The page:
Tobacco and Cancer

Tobacco and Cancer

In 1982, the United States Surgeon General’s report stated that smoking cigarettes is the number one cause of cancer related deaths in the United States. Decades later, this statement is as true today as it ever was. Tobacco use is responsible for 1 in 5 deaths in the US. Since smoking is an acquired behavior, it is also the most preventable cause of death in our society.
Cigarette smoking is linked with an increased risk of the following cancers:

  • Lung
  • Larynx (voice box)
  • Oral Cavity (mouth, tongue, and lips)
  • Pharynx (throat)
  • Esophagus
  • Stomach
  • Pancreas
  • Cervix
  • Kidney
  • Bladder
  • Acute myeloid leukemia

What Is In Tobacco?

Cigarettes, cigars, spit and pipe tobaccos are made from dried tobacco leaves. Other ingredients are then added to enhance the flavor. More than 4,000 chemicals have been found in tobacco and tobacco smoke. Among the 4,000, 60 of those chemicals are known causes of cancer.
Nicotine is one of the chemicals in tobacco, and it has been determined by the Surgeon General to be the addicting factor in this drug. The reason it is so hard for people to stop smoking is mainly due to their addiction to nicotine. Many people who try to quit have a difficult time but the struggle is well worth the effort.

Why Quit?

When people quit smoking the gain heavily outweighs the loss. Immediate health benefits are noticeable in those that have smoking-related disease as well as in those that don’t. Also former smokers live much longer than those who continue to smoke. One that quits lowers their risk of cancers, heart attacks, stroke and chronic lung diseases such as emphysema and chronic bronchitis.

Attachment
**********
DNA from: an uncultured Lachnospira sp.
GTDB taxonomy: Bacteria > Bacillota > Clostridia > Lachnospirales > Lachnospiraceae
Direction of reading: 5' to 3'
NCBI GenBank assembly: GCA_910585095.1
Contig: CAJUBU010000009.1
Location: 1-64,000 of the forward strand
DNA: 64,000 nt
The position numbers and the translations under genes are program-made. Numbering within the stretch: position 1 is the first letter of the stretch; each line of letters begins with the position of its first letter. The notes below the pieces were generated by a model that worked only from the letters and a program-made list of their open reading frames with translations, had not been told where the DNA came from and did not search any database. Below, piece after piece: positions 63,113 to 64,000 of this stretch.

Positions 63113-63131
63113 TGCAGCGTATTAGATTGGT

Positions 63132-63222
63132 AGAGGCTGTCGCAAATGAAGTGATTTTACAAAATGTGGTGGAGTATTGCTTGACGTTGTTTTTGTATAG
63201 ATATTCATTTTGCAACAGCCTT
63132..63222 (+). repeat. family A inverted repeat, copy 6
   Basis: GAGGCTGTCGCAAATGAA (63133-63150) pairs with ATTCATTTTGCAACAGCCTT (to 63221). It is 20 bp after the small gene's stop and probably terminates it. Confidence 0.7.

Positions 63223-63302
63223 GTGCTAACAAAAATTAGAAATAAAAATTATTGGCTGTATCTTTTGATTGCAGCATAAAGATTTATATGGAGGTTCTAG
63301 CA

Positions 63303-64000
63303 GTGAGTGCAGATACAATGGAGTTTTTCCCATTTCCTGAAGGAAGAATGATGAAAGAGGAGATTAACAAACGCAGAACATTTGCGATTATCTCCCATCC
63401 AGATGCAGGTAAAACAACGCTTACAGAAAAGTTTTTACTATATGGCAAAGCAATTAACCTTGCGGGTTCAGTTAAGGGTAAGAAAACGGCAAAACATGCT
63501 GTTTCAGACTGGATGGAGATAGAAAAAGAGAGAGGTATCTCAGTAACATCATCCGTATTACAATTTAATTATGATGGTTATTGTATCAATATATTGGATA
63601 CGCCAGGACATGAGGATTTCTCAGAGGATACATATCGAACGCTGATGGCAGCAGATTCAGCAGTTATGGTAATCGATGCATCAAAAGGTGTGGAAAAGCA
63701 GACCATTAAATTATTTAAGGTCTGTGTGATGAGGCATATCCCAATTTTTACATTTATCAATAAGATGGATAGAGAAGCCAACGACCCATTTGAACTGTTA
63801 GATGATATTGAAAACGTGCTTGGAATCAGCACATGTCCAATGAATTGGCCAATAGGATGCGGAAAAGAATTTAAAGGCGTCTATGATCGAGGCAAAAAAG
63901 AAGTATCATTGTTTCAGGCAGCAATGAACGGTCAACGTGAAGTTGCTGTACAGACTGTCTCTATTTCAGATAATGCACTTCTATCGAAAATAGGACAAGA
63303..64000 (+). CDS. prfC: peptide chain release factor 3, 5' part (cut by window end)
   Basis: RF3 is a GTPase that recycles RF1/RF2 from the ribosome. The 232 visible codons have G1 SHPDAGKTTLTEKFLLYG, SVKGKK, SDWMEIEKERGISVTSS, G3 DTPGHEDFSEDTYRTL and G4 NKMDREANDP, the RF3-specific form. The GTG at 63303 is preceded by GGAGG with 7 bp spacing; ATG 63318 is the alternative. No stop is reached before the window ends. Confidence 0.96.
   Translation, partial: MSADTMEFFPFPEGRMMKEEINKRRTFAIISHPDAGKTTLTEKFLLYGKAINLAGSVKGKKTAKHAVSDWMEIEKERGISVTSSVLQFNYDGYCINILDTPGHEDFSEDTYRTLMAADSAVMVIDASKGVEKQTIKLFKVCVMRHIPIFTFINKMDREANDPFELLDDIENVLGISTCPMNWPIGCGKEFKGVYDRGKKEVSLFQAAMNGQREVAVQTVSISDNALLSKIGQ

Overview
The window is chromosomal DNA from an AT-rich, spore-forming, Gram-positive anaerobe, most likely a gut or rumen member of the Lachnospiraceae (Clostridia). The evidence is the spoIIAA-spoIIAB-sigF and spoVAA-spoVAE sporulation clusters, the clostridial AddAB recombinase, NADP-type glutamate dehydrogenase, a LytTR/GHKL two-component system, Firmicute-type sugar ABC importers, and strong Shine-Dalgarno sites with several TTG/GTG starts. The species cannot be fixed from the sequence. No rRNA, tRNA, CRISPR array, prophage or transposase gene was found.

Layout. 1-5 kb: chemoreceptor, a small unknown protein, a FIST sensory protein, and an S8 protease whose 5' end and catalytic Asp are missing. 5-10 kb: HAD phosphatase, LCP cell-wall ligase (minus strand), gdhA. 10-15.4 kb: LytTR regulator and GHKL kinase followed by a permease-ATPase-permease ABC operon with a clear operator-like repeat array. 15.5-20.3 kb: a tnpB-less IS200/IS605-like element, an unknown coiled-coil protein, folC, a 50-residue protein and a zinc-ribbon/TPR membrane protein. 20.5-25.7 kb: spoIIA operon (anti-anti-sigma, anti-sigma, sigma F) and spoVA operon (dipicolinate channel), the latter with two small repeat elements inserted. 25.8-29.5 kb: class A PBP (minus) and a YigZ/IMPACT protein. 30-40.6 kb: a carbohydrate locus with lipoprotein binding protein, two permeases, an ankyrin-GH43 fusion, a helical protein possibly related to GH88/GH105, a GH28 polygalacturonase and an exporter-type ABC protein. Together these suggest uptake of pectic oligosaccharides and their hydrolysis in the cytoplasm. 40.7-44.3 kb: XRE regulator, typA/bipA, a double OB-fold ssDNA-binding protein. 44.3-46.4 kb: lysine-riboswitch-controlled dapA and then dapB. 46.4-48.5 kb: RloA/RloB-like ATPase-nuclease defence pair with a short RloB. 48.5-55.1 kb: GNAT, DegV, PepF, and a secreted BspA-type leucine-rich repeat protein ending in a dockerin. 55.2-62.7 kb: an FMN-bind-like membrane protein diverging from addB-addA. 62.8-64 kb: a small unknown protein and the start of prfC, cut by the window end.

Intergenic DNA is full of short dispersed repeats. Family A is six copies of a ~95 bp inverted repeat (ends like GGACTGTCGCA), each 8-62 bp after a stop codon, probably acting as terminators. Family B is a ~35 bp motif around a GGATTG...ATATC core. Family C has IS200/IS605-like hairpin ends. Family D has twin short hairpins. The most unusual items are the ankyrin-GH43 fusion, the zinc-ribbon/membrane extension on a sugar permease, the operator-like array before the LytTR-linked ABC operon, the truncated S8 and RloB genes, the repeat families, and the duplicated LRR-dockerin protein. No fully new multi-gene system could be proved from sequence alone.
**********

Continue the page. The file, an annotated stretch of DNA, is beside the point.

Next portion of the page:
Consequently, a tobacco habit can be very expensive. Costs of smoking cigarettes can add up to more than $1,500 a year. If money is not a factor for a smoker, surely social acceptance is. Smoking causes bad breath, yellow teeth and unsightly wrinkles.

Mesothelioma and Smoking

Known as the magic mineral thanks to its fire and heat resistance, it was almost logical that the tobacco industry make use of the known carcinogen asbestos. Once mixed with tobacco to make rolling papers for smokes, the asbestos-tobacco combination was lauded by smokers for offering a smooth, slow-burning experience. Additionally, consumers raved about the fact that it left the pipe clean and dry without dirty moisture residue on the stem. No longer used in cigarettes, the combination of asbestos and smoking is still as deadly as it was decades ago.
Although smoking does not seem to increase the risk of getting mesothelioma, the symbiotic effects of smoking and asbestos exposure dramatically increases one’s risk of developing cancer of the air passageways in the lung. Smoking and asbestos exposure are a dangerous combination and after a mesothelioma diagnosis, a patient should immediately quit smoking.

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